At last night’s WERK in the Peacock, John Waters’ piece was recited to great hilarity. I wrote this piece for Hot Press shortly after it was written.
Not for the first time, I winced reading John Waters’ column, when he lambasted the young people of Ireland for their “stunted enthusiasm” and for guzzling “soul poison” in the vain hope of locating what they were looking for, at the Electric Picnic.
Una Mulally shot off a pithy, punchy response in the Sunday Tribune, with which I mostly agree, especially her assertion that he was projecting his own issues on to those all around him.
Waters’ acerbic, pugilistic style gets people’s backs up, and what annoys me mostly about his writing is that when people respond to the venom, he is rewarded with the argument he seeks, but the valid points he makes get lost in the resulting indignant froth. He is an unashamed provocateur, and of course that’s what he gets paid for.
Firstly, he is right to draw attention to how much alcohol features at the Picnic, and, indeed, in Irish society, and compares what he witnessed with a roughly similar event in Italy. Having lived in Italy for a year, I have had similar reactions and concerns about Irish drinking patterns, because the contrast is remarkable. Italian people do not drink like the Irish, and indeed public displays of drunkenness in Italy are frowned upon. Venture out late at night in an Italian city like Milan or Rome, and the difference is striking – you may come across a busy street full of young people, and instinctively go on the alert, expecting the chaotic madness of a Temple Bar or O’Connell St, the jagged violence ready to explode through the drunken stumbling. But in a late night Italian street full of similar youths, they are all, relatively speaking, sober, and they are, mostly, fully focussed on parading around and showing off. There is a need to address this issue, but it won’t be changed by hectoring condescension.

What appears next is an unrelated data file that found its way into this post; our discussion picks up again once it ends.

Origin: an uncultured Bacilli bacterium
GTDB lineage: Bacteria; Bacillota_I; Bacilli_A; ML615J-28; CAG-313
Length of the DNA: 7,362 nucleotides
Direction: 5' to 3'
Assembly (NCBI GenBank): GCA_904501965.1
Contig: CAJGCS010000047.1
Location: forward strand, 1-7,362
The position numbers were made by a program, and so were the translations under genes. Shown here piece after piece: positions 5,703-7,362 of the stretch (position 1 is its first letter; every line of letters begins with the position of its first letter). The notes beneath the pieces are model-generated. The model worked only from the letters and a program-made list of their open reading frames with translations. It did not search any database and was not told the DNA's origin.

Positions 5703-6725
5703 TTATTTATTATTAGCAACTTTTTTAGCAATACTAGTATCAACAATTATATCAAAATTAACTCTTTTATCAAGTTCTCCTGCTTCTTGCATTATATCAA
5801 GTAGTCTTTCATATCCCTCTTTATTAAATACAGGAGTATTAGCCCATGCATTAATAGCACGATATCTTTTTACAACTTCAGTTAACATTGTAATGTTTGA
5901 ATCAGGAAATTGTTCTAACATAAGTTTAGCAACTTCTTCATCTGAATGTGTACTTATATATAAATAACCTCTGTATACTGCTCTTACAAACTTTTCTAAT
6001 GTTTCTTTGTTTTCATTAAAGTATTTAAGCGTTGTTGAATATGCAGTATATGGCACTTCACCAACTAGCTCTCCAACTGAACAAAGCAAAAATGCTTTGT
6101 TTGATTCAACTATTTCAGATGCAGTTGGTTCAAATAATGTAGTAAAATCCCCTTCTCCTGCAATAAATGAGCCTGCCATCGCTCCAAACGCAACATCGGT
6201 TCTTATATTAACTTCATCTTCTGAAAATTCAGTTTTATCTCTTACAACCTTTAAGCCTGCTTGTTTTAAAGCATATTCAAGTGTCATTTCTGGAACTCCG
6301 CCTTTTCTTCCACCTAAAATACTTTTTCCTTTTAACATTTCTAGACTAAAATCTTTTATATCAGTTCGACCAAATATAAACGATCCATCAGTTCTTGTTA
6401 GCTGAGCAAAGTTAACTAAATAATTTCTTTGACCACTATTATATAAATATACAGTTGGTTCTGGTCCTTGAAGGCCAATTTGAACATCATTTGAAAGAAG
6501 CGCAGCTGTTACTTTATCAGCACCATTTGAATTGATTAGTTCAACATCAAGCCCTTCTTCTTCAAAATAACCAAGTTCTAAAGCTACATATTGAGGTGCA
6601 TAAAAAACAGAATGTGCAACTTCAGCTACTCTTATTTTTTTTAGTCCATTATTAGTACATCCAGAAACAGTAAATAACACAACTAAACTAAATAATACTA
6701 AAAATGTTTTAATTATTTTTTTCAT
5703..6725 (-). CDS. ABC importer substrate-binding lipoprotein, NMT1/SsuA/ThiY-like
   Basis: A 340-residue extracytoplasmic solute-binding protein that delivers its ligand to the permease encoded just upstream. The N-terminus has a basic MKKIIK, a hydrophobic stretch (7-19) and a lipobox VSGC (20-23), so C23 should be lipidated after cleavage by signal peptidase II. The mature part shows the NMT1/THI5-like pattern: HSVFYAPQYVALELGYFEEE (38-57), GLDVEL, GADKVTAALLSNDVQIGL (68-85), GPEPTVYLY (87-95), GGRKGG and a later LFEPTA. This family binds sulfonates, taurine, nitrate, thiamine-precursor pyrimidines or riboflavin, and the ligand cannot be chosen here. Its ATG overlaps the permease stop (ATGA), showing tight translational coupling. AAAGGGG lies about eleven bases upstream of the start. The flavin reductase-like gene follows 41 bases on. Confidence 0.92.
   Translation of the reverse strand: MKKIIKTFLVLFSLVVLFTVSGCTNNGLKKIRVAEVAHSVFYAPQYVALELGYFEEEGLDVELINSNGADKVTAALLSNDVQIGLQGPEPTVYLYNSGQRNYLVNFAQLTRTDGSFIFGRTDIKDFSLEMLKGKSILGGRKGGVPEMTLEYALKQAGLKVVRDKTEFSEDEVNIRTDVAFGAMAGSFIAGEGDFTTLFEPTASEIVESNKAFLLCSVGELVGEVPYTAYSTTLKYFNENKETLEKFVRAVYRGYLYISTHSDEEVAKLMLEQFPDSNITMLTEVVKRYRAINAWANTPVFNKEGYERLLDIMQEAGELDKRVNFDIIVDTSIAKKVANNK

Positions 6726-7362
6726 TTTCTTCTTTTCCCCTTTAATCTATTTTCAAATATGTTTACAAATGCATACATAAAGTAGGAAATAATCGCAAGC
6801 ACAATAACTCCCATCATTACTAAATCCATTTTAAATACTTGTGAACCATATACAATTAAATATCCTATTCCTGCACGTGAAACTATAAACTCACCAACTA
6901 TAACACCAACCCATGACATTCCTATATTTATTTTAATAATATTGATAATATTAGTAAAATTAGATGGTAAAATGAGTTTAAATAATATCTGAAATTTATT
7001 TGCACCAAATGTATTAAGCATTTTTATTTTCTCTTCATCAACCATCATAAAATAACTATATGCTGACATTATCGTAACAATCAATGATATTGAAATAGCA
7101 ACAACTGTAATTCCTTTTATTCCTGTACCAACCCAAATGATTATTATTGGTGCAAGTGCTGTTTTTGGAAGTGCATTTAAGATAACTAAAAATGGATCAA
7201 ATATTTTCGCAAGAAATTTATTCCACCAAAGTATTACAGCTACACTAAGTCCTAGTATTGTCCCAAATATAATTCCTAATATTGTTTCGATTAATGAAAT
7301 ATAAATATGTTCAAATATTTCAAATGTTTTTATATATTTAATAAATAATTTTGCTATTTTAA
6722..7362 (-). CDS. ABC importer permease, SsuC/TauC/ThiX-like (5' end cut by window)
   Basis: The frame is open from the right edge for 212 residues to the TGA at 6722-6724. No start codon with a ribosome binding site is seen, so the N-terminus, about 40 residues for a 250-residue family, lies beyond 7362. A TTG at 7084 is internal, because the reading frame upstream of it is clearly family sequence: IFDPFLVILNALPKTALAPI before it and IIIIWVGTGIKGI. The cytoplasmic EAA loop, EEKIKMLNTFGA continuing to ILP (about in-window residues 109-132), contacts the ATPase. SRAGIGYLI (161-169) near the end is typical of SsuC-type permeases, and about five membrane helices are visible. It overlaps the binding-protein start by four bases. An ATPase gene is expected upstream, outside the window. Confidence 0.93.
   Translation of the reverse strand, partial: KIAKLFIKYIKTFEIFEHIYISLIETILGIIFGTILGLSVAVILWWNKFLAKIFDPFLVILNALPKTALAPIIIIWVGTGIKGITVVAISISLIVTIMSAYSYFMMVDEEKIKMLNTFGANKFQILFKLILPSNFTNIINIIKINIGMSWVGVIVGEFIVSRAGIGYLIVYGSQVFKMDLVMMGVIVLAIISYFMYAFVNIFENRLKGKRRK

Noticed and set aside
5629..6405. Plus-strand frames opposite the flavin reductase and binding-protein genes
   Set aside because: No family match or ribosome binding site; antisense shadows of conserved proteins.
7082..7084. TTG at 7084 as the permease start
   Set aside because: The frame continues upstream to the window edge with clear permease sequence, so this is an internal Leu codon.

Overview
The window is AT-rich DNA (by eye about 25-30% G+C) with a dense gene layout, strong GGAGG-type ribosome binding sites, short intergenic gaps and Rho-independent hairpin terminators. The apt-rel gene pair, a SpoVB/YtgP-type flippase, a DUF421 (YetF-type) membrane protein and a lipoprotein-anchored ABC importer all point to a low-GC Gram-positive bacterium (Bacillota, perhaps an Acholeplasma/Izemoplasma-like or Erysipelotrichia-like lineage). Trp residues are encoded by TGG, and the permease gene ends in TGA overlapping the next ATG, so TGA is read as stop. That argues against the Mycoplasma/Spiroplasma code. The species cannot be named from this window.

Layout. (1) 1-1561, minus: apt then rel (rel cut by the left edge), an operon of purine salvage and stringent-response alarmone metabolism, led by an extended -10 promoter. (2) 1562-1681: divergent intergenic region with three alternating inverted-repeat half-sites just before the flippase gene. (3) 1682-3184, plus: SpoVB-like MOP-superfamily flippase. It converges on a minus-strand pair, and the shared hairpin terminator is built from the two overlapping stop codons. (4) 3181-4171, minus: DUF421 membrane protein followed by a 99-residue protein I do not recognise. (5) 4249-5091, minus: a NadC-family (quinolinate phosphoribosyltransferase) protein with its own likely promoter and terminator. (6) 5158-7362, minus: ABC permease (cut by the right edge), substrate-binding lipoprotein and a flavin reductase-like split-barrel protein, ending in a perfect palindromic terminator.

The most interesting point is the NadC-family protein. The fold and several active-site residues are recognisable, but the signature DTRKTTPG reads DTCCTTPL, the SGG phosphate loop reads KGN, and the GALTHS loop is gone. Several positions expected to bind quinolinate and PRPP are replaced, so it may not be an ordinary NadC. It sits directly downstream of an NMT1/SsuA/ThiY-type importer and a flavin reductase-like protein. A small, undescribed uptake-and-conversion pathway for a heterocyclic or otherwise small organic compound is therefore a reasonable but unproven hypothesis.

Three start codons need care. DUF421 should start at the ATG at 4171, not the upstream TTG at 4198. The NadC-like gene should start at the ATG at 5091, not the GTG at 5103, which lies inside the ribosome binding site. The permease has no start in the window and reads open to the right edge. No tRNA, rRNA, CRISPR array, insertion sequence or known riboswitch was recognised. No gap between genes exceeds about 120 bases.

Alcohol can indeed be “soul poison”. It can destroy people’s lives. But it is not alcohol per se that is the problem, it is what it is used for, what it is masking, what is allowed to emerge when our inhibitions are down. I cheerfully admit that I was drinking for most of the Electric Picnic, giving myself permission to relax and be a bumbling fool for the few days, off-duty, in holiday mode, relaxing thoroughly. There is an incredibly good atmosphere at the Picnic, and everyone you meet is in good form and contributing to the collective bonhomie. Unlike late at night on Irish city streets, there is no aggression or fear. It is one massive love-in.
Mulally’s point about Waters projecting his issues on to the young people around him is really worth expanding. To start with, I agree with him that, in so many ways, we are all searching for something meaningful in our lives, some connection to something greater than ourselves, some sense in which we feel “held”. For want of a better word, I see it as a spiritual need. For some, this need is more pressing than others – some seek a more transcendental, mystical experience, a connection with something ineffable, subtle, and some would say divine. For many people, trying to discuss this aspect of their lives is as awkward as talking about sex – it is that complex, it is that personal. In this post-religious age, I do agree with Waters that something has been lost, some respect for the numinous, the transpersonal, the preciousness of life. But whereas Waters seems to blame the young people, I put the blame firmly on those who were in charge of religions, who have allowed them to become such vehicles of hate, of repression, of shame. Whether he likes it or not, the cruel distortions of most modern religions, especially when it comes to matters sexual, and the misery they cause to so many people, are the reasons why so many people are rejecting them. It is not the result of an “aggressive secularism” or a “hostile media”. Religions have only themselves to blame. People, in general, respond well to consistency, kindness, and coherence. In so many ways, religion, and the Catholic church especially, has been viciously inconsistent, unkind, and hypocritical in its actions over the last few decades. As ye sow, so shall ye reap.